Riding in Cambodia

Discussion in 'Cambodia - General Discussion Forum' started by Champasak, Feb 6, 2003.

  1. Riding in Cambodia
    « on: Sep 27th, 2002, 2:13am » Quote Modify Remove

    About to return home from one month in Cambodia and I'm definitely coming back. Cambodia is off road heaven. There are two bike shops in central Phnom Penh that have excellent deals on rentals. I picked up a Baja 250 in impeccable condition for $6 a day. For long term rentals $4 per diem is possible.

    Urban riding is chaotic, but reasonably predictable. There is no 'system' like that of Thailand, pretty much anything goes as long as you don't ding up your bike or anyone elses. No sudden movements seems to be the best strategy for survival.

    The roads have been ungoing improvements recently, unfortunately. But there are still many rough rides around without looking too hard. Recently rode down to Kompong Som via Kampot and the Bokor hill station. The latter has had alot of massive potholes filled in with pototo sized rock so it can be done fast but you still wouldn't want to biff it. It's a remarkable ride: 3000 vertical feet to the top of the plateau and it's easy to spend a half day exploring the sights. There is a marked mine in the middle of the road near the station. Whether it's real, just a piece of metal, or a prank is anyones guess, but it made for a good photo op anyway.

    Some of hwy 3 is still unimproved and with the recent rain it's a bog of Laos proportions, but fortunately the bad stuff's only a few kms. Hwy 4 is a Thai style 120 km/hr rip between Phnom Penh. As usual, watch for dogs, pigs, cattle, chickens, and children on the road. Some of the kids actually lay down on the highway for a nap!

    Next trip will be up through the northeast into the Laos panhandle (which sounds like it is open and easy to traverse) and hopefully back down through Vietnam. May have to buy a bike for that one.

    Happy travels!

  2. Re: Riding in Cambodia
    « Reply #1 on: Sep 27th, 2002, 8:34am » Quote Modify Remove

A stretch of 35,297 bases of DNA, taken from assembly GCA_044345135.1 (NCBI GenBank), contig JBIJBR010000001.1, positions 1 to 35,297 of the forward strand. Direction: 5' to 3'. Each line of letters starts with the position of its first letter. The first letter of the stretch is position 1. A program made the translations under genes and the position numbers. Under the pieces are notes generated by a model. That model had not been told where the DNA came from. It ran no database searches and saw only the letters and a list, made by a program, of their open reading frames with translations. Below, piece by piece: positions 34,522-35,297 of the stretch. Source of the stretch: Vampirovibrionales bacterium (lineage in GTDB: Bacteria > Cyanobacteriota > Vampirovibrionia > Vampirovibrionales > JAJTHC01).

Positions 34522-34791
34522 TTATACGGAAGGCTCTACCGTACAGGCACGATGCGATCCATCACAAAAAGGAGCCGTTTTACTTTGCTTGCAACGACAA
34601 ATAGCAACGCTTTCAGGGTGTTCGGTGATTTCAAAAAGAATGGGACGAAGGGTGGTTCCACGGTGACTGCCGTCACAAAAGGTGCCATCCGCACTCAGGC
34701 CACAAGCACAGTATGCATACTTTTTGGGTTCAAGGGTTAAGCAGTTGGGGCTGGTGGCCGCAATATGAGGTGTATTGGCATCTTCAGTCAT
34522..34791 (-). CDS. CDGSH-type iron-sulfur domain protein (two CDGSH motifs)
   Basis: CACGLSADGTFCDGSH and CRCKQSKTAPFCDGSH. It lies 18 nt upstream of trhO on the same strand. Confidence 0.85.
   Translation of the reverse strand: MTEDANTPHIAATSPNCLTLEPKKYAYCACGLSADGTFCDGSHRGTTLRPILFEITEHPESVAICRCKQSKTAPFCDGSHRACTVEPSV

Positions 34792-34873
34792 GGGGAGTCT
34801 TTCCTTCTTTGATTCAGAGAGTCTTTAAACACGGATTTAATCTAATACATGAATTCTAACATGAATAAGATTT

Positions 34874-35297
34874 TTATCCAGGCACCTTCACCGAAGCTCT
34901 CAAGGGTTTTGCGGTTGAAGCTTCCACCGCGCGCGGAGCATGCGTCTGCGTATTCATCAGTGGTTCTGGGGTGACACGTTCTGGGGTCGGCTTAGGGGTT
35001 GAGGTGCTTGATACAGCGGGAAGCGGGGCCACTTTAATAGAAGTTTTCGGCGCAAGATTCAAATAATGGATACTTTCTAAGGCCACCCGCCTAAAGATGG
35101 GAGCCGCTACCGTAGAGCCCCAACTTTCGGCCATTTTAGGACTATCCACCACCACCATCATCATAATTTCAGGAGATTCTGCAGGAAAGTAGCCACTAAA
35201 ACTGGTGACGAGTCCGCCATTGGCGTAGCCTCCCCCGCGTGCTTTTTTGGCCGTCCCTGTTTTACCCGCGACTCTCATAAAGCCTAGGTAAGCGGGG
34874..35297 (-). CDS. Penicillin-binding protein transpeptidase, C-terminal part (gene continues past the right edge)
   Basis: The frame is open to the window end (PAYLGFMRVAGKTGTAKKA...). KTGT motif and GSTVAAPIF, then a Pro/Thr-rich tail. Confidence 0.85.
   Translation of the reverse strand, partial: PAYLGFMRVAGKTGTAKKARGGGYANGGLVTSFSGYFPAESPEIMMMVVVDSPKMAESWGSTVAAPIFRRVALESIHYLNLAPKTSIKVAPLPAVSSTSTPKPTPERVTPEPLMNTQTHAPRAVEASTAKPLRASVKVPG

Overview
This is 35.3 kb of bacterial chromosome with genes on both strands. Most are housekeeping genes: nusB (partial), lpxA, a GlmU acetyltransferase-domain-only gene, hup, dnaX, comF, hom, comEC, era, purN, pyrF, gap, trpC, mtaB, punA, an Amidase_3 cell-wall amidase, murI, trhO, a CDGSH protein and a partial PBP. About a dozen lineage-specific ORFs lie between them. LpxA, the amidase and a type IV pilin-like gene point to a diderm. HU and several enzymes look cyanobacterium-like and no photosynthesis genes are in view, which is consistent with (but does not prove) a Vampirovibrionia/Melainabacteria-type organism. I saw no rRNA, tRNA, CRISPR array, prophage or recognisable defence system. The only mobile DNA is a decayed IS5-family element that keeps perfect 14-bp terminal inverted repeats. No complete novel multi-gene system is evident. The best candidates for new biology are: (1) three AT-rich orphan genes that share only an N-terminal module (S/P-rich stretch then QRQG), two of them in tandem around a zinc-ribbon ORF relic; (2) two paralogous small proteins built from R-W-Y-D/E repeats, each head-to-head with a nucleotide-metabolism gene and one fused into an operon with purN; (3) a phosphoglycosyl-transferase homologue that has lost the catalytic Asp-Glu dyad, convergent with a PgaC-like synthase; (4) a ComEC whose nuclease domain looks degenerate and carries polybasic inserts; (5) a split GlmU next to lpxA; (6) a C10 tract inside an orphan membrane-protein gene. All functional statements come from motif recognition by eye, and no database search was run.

Hello Lee-
    Thanks for the info. I am interested in whether you can tell me more info on your overall experience in Cambodia. I will be in Thailand in February 03 and am tryingb to make up my mind on whether to devote my dirtbiking to the GT area, Laos or Cambodia. Which would you recommend overall? I need to have some afterbike fun, so quality of nightlife is important. Also where did you go and what did you do? Lastly, how do expenses compare with each place?
    Any chance of hooking up with somebody such as yourself, that will be touring SEA in Feb?

    Thanks for any info!

    [email [email protected]][email protected][/email]
  3. Re: Riding in Cambodia
    « Reply #2 on: Oct 1st, 2002, 3:35pm » Quote Modify Remove

    Hey bullet,
    I'll try to answer your questions without writing a novel. First, my 'overall' impression of Cambodia is that it is the wild east of what Thailand must have been about 50 years ago before it became so.... developed. Riding is kind of apples and oranges. The roads in Thailand are numerous, made of impeccable asphalt, and have no one on them. Cambodia, like Laos, doesn't have many roads period, and they are definitely WAY more primitive than those of Thailand, and the driving is a bit insane. Cambodia is a very intense place compared to Thailand, which is comparitively laid back. The Khmers and Viets in Cambodia are genuinely extremely friendly, but this is a country enjoying a very young peace. There are still alot of guns around and people who like to use them, for fun of course, and all the other things that go along with a very impovershed country. As for the nightlife, Phnom Penh is incredibly fun and practically doesn't close. Several bars stay open 24/7 and many others don't close until the last person leaves. It makes Bangkok's "outrageous" image look alot tamer after visiting there first. It is also way cheaper than Thailand with soda costing more than beer and whiskey half that. Food, lodging, and other diversions are ludicrously inexpensive which is why so many people who visit there for a short while are still there years later. I found all places, GT area, Laos, and Cambodia to have quite different flavours from one another. Thailand felt much safer, less "exposed" I guess with all the quality medical care nearby than Laos or Cambodia. Laos had no nightlife to speak of but was incredibly beautiful and had the deserted roads. Cambodia is quite flat overall so the scenery wasn't there as much but the nightlife was and it had the most adventurous feel of all the places. So I dunno, I liked them all immensely. I may be going back to Cambodia in the Nov/Dec time frame to hook up with some guys for a ride up through Cambodia, up the Laos panhandle, and into Northern Vietnam and then back down through Vietnam. About a 6 week trip. I'll keep you posted if you're interested. If you want, you can reply to my email at [email [email protected]][email protected][/email]. Take care and thanks for your interest.